Category Archives: White Water SUP

LOCATION HOTSPOT: USA Raft Erwin, TN

Over the past few years I’ve started paddling more & more. My main focus has been Stand-Up Paddleboards or SUPs. Starting out on flat water and soon migrating to moving water, rivers. It’s opened up even more places to paddle and explore. Naturally after mastering slow moving rivers I began to explore whitewater. Now what used to be boring wave trains in a kayak, are hard and challenging obstacles to stay standing up thru. From my first rapid on the Winooski River, Hugo & JunkyardI WAS HOOKED!

Over the past two years my girlfriend and I have been spending our summers in Vermont and our winters down in Florida. With this option we get the best of both worlds. The warmest months up in the beautiful Green Mountain State and the coldest months down in Florida where sometimes its warmer than the warmest months in Vermont.

This spring, before we travelled back up North, we did a little research. Knowing we were going to driving up through western North Carolina and possibly Tennessee we started looking for outfitters in those areas where we could test out some whitewater SUPs. We quickly came across USA Raft on the Nolichucky River in Erwin, Tennessee. I contacted them and spoke with Matt Moses, the owner of the company, who told us they have some of the best whitewater in the Eastern US. He also had lodging options right there on site. It sounded good to us and we decided to stop and paddle on our way to Vermont.

Two days into our trip up North we arrived at USA Raft, and were impressed by the property. It has several larger buildings to support the staff, retail store, mess hall and lodging options for their customers. Walking around the property was amazing. It’s right on the river with beautiful mountain views within the Cherokee National Forest. The vibe is relaxed and casual, something you’d expect from a paddling outfitter. There is a pond next to the river where they offer weekly Sup Yoga lessons. After speaking with the staff in the office they said there was a Sup Yoga class that afternoon we could join if we wanted. I Love to paddle board but I’m not much for Yoga especially on a SUP so we graciously declined but said we’d love to come and watch.

The weather was beautiful and was expected to stay in the low 70s that night, so we decided to setup our hammocks in the trees near the Yoga pond. After getting settled in we walked back up to the office to rent a few paddle boards to run the 2 mile stretch of river below the outfitter. There were several different SUPs to rent and we decided on two of the Corran Streetfighters. They were short, wide and made of strong plastic and reminded me of a whitewater kayak only with a flat deck rather than a cockpit.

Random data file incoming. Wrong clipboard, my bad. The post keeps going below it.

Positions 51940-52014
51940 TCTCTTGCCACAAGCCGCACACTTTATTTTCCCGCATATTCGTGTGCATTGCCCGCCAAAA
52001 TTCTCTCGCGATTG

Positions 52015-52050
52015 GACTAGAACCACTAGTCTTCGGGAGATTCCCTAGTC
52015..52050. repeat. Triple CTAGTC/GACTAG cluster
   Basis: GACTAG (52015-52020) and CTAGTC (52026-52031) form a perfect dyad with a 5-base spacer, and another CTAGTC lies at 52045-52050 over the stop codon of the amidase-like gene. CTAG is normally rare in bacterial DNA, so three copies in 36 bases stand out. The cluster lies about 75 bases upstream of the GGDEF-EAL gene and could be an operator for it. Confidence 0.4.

The rocky beach area on property was our launch spot from where we  began to paddle down the Lower Nolichucky River. Almost immediately there were some fun wave train sections of Class I/II. Its a shallow river, on average about a foot and a half deep so there were rocks to maneuver around and small wave trains to follow.  Further down there were some more Class II rapids with many different waves and eddies to play on and around. When we reached the end of the 2 mile stretch we loaded the boards onto my car, which the staff helped shuttle down earlier, and headed back up to USA Raft. 

We quickly ran to the grocery store within just a  few miles to grab provisions for the night, before the evening paddle session. The Hala Sales Rep, Jack Nelson, brought his boards to USA Raft for the yoga sessions and after yoga, the company does a group SUP paddle. We were able to join in, and I jumped on a Hala Hoss and my girlfriend jumped on a Hala Atcha with the StompBox (a retractable fin). As a group we headed down the Nolichucky as the sun was quickly dropping below the mountain ranges. This was the same section we had done earlier in the day, but it was even more fun to share the rapids with 8 other SUPpers of varying ability level. This was by far the largest group of white water SUP paddlers that we’ve encountered! USA Raft’s shuttle driver was waiting for us at the take out with van and trailer which we loaded and headed back up river.

After the typical post paddle drink and chat session, we all went our separate ways. My girlfriend and I were abel to hang out on the porch of USA Rafts tiny house as darkness took ahold of the valley and the stars began to twinkle. The tiny house is rentable on Airbnb and sleeps 6 people! The tiny house was actually made on Tiny House Nations so it has some really specialized features! It has a full bathroom and kitchen, although all miniaturized! But our favorite part is the deck, its wraps around the house and is ideal for relaxing into the evening.